This article summarises briefly an approach to delegation that I have found effective, based on the thinking of Kenneth Blanchard in his book, Leadership and the One Minute Manager.
Situational leadership suggests, as the name implies, that there is no one right way of leading (and potentially delegating), and that the right approach depends upon the situation. Different situations may call for different styles. The suggestion is there are four main ways of delegating:
- Directive – where the boss sets out what, how, why, when and where to do the task.
- Coaching – where the leader involves the group in working out what needs to be done by whom and how, such that they buy in and become more able to act independently.
- Supporting – where the leader monitors progress but focuses mainly on ensuring the person they have delegated to feels confident to do the role and can ask for help if they truly need it.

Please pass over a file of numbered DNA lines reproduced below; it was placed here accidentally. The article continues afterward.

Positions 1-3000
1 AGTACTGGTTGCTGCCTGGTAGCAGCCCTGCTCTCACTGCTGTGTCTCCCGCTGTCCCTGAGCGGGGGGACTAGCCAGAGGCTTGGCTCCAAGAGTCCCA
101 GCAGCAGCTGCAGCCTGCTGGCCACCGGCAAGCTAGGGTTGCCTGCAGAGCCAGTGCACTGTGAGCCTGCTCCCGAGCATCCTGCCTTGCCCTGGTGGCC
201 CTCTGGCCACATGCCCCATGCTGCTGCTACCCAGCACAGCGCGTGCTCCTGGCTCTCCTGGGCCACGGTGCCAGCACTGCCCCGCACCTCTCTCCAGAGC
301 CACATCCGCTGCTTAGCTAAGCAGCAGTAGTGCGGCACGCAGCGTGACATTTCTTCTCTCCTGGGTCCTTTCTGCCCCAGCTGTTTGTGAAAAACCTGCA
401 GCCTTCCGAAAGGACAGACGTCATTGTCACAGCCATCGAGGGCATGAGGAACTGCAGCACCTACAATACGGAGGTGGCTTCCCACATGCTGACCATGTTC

- Delegating – where the leader largely trusts the individual to get on with the activity and doesn’t even monitor progress closely.
The thinking extends to suggest the following:
- Each style is appropriate in different situations. For example, an urgent and critical situation may require a more Directive style than a long term culture change programme.
- The appropriate style changes as the manager’s relationship with team members develops. A new joiner may need to be told what to do initially, but as they learn, we need to help them think through how to develop their role, then support them until eventually they become self sufficient, and we are able to fully delegate activity.